• A channel for bullshit. Memes, jokes, and the general phatic communication that social environments require as a carrier signal get their own, separate channel. I want the kids to be able to play around in the space without shaking conversations apart. This is a weakness of Discord: you can’t move a post to a separate channel once it’s been posted. All a mod can do is delete it, and that’s not the kind of control I want to exist in a communication channel.
  • Letting kids use their attention differently from each other. There are definitely kids who have a hard time paying attention to what each other are doing. But, for instance, in Rocket Science Isn’t Rocket Science, a bunch of the students are working on their own, parallel projects. While one student is working out a lunar rescue mission for their previous lunar rescue mission (along the way, rapidly coming to understand what thrust and specific impulse are, how to change orbits and do Hohmann transfers between them, as well as the infuriatingly difficult inclination change maneuver), another is coming to understand how airplanes work, and a third is developing airborne science experiments. But when one of them has decided to pilot a mission in our main save, even the most distracted student keeps their eye on the pilot’s stream. What they’re doing is all really, really hard, and they have all come to a greater appreciation of each other’s efforts by doing their individual projects, themselves.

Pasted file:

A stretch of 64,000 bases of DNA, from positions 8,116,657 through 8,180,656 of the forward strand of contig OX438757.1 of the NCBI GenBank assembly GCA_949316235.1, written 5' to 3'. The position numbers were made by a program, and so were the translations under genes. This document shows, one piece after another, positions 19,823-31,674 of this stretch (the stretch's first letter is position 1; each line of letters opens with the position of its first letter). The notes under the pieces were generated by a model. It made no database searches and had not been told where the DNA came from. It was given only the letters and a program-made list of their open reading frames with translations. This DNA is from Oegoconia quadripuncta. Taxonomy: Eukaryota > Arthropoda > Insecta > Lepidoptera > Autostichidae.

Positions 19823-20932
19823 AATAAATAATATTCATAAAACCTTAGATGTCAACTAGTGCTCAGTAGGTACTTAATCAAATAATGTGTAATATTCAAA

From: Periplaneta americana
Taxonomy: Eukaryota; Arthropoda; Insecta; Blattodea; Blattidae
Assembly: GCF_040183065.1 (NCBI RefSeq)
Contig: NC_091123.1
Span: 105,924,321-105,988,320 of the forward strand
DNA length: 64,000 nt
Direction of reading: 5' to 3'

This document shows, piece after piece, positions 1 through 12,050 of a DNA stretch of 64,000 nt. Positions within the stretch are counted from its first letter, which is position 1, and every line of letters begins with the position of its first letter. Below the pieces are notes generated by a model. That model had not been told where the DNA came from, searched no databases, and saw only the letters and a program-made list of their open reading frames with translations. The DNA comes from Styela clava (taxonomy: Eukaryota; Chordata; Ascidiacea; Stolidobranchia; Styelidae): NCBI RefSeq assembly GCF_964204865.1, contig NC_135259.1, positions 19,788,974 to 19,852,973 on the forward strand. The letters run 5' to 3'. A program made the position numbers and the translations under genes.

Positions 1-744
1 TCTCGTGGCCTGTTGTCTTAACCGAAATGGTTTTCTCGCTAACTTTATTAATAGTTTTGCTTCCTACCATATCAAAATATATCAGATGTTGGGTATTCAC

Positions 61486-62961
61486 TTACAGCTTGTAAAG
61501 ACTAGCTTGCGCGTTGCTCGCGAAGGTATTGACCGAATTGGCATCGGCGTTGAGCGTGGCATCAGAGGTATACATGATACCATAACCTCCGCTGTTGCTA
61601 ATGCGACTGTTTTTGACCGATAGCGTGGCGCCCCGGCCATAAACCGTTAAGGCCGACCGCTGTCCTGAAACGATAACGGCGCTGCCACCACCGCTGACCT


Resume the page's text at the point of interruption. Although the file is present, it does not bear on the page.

• Supporting each other. This is one of the primary objectives of this class: to get a group of boys, aged 9 to 16, to listen to and support each other. As they’ve engaged in the difficulties of each of their individual projects, they’ve started to understand how the other students have struggled. I’d been worrying that I’d been failing in this aspect of the class until just last week, as the students who’d been struggling most started getting encouragement from the ones who’d been coming to understanding most readily. A lot of it is just crises of confidence; the cruel double-edged lies of Dunning-Kruger. And once students start recognizing it others, they can recognize it in themselves, and vice-versa. It’s been a long haul, and I need to develop more empathy-building processes into the class, but I can start to see how to make it work. I was considering not doing this class in the future because of this deficit, but now I’m starting to see that it can work. It’s just a long-term process.